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Bukhara-e-Hind: Rampur’s Lost History   

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Bukhara-e-Hind: Rampur’s Lost History   

Today, Rampur is best known as a Muslim “vote bank” in Uttar Pradesh. Its history as a vibrant syncretic cultural hub has been lost.

Bukhara-e-Hind: Rampur’s Lost History   

Raza Library, established in the late 18th century, looms over a street in Rampur, Uttar Pradesh.

Credit: Wikimedia Commons/ J ansari

Shaho ke bhee jo hoga na aya zuhoor me  
Saaman aish ka hai wo hazir huzoor me 
Is roshni ka jalwa toh milta hai toor me  
Kudrat khuda kee ayi nazar Rampur me 

This couplet by Rampuri court poet Mir Yar Ali Jan Saheb, from his illustrated  manuscript, “Musaddas-Tahniyat-Jashn-e-Benazir,” describes that Rampur once boasted a lavish culture of regality and glamor, which personified god’s glory on Earth. In his book, he uses a unique style of visibly queer poetry called Rekhtigoi, which not only mentions but also celebrates the vernacular words and dialects of Rampuri women and tawaifs, which truly brought the seven-day festival of Jashn-e-Benazir to life.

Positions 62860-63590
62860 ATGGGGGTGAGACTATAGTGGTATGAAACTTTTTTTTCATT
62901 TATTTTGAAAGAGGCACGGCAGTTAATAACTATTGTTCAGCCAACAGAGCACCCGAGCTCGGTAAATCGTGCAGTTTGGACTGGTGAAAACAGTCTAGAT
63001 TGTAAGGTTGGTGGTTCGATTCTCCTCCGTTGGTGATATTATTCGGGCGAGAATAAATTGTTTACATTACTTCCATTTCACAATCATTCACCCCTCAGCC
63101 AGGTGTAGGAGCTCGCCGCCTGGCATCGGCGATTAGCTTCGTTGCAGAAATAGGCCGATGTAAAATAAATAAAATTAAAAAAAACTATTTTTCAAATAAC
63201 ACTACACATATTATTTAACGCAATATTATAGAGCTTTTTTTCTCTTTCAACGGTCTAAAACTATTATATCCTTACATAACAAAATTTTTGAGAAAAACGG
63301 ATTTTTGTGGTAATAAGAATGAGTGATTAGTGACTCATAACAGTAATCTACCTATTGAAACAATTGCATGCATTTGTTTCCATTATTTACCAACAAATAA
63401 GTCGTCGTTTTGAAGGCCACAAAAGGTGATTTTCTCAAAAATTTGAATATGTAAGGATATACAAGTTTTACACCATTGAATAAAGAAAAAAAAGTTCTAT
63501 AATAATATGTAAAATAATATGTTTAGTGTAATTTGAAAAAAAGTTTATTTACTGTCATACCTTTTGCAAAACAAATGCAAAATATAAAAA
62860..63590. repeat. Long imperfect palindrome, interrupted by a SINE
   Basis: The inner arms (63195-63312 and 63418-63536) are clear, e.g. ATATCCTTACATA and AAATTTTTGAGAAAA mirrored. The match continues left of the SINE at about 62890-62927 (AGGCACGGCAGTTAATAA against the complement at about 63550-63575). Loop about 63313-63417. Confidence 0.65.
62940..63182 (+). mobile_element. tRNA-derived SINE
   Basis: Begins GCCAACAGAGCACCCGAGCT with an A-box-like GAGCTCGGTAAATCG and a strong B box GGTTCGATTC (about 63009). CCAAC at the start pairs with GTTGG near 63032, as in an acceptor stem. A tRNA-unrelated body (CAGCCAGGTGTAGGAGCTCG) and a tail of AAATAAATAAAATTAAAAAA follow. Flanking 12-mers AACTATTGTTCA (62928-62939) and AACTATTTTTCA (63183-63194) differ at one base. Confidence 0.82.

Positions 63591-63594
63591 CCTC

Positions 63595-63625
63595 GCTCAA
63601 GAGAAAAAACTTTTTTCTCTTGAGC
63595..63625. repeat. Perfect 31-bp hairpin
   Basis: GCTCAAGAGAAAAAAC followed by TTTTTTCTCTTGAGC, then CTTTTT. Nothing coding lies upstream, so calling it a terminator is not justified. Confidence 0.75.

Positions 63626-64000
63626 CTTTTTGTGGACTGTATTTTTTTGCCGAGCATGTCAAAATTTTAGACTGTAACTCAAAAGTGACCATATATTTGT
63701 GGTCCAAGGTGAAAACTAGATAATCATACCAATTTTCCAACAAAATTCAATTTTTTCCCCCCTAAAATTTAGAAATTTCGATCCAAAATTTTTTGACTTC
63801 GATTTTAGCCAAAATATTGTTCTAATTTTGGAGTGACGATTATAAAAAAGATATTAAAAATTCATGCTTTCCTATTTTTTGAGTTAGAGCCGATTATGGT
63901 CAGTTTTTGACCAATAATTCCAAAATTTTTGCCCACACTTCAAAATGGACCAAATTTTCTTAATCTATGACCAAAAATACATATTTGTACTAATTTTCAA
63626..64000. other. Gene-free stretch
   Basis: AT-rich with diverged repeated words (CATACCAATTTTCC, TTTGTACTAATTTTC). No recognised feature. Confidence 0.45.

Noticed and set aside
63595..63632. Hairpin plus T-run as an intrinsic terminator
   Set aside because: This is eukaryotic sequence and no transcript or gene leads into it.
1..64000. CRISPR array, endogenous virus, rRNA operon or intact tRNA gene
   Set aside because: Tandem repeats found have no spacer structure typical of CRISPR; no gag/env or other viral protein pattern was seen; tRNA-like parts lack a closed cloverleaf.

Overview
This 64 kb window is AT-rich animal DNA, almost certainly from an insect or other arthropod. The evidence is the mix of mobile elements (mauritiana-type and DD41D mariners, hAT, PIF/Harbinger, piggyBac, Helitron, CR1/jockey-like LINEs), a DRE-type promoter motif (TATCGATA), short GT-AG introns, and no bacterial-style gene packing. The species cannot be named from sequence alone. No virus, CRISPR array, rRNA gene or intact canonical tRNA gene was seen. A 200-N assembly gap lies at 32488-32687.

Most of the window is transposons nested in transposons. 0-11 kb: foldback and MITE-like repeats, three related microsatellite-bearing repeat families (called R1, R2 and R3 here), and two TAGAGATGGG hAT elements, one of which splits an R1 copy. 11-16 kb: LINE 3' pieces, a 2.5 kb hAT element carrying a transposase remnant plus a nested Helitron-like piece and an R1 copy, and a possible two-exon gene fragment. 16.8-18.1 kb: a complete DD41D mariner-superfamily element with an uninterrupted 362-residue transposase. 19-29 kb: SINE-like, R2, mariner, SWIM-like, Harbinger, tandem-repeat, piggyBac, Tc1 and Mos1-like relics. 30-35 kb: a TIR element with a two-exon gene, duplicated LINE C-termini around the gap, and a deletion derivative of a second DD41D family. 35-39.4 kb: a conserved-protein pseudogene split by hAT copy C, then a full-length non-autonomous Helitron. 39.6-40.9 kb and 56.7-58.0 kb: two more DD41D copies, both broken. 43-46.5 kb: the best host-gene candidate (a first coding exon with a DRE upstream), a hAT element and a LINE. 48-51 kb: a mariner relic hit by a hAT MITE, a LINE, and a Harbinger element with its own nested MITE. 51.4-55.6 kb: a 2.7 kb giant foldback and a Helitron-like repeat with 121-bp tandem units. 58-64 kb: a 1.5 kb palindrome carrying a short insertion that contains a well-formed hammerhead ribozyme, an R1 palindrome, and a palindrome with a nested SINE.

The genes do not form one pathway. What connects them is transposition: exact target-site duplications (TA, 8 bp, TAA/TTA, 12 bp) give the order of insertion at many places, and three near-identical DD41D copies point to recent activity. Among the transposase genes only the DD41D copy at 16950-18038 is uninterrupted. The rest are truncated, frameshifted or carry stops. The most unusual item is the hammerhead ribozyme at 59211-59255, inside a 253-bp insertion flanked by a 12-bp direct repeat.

But today, no one in Rampur remembers his name or his poems. 

Rampur, my hometown, is a small Muslim-majority city in northwestern Uttar Pradesh. In the modern world, Rampur succumbed to being known as the Muslim Vote Bank of Western UP. In the last decade, the dust on its monuments, books, and political climate only thickened. 

The city’s story truly begins between 1707 and 1712, when a Pashtun slave boy, Daud Khan, ran away from his master, from the land of “Roh” in the Hindu Kush mountains, and settled in Rohilkhand in Ganga-Yamuna Doab, as a horse trader. It was in Rampur that he saw the ritual of sati for the first time, where a widow self-immolates on her husband’s funeral pyre. Khan was so moved by it that he chose to make a tomb for the lady, which is known as “Sati ka maqbara.” Khan’s foster son would later head the line of Rampur’s nawabs, or Muslim rulers.

In the initial years of its existence, Rampur expanded exponentially into a cultural and academic hub of the region. It came to be known as the Bukhara of India, or “Bukhara-e-Hind” (Bukhara, in present-day Uzbekistan, was the most prosperous and academically relevant city of Central Asia in the 18th century).